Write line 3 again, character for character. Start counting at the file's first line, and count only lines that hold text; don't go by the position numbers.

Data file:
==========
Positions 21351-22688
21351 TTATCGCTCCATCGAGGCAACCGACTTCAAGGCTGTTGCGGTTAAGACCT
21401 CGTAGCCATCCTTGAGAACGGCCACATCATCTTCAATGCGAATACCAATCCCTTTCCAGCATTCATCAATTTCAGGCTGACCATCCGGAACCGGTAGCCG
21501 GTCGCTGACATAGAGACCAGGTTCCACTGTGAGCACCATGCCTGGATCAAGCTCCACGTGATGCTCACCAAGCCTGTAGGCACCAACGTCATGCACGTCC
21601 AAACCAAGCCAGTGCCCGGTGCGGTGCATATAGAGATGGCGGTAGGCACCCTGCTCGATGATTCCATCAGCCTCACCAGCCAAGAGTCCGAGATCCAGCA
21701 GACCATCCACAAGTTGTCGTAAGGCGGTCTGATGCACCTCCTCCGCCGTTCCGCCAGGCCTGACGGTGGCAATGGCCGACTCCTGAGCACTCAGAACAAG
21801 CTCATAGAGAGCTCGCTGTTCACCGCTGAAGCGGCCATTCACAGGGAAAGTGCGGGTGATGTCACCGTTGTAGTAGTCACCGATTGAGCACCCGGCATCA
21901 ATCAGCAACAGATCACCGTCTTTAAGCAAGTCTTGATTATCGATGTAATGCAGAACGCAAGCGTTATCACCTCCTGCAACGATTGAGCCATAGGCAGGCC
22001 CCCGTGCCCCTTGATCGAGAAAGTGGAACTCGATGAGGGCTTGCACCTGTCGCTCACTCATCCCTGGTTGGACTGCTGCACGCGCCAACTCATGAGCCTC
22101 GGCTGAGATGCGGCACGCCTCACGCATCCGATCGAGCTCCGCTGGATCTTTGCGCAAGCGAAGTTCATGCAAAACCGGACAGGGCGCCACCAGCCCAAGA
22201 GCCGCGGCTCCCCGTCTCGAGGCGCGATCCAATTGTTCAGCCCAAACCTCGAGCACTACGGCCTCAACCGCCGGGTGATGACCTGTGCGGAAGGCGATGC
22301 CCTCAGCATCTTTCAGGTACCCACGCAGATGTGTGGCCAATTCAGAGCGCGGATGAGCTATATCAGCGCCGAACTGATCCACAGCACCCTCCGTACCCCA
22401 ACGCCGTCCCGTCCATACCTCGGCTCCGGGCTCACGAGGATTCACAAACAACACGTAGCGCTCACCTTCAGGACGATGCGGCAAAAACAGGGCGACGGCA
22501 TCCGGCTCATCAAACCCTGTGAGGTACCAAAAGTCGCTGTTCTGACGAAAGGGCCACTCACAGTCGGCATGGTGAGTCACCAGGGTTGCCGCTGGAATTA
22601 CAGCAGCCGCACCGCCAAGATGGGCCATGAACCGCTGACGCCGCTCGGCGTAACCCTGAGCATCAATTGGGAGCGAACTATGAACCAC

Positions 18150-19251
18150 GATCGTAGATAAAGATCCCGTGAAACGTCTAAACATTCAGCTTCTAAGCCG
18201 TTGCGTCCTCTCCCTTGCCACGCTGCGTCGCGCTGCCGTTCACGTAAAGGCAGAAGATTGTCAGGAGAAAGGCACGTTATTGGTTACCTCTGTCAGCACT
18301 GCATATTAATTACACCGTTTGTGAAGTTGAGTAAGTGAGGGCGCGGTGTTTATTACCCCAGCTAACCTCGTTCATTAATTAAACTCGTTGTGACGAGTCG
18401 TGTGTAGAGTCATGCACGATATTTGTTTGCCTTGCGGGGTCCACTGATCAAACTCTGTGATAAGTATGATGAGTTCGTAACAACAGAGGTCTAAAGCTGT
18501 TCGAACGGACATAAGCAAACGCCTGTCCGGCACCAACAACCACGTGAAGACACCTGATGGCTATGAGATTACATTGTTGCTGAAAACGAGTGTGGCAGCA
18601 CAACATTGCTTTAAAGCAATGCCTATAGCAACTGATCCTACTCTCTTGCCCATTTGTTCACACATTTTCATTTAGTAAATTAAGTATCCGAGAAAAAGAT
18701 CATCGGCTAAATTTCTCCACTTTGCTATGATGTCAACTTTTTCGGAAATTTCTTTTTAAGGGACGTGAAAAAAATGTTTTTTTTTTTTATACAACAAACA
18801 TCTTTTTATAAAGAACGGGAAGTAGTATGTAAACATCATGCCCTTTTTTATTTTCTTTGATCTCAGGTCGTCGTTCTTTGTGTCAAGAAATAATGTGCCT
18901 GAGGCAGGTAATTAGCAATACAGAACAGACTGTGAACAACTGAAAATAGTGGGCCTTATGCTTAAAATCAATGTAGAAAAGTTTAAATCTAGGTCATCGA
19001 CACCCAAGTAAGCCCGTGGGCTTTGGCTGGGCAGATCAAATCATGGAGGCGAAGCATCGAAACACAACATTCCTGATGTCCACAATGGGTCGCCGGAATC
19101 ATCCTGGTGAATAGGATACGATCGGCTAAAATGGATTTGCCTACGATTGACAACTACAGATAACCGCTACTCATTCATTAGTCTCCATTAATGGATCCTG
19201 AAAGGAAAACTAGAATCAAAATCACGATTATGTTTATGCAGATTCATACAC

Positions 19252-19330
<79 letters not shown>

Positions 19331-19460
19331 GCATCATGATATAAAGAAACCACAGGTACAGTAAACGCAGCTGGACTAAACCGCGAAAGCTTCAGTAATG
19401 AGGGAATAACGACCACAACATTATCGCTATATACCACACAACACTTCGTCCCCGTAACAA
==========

21401 CGTAGCCATCCTTGAGAACGGCCACATCATCTTCAATGCGAATACCAATCCCTTTCCAGCATTCATCAATTTCAGGCTGACCATCCGGAACCGGTAGCCG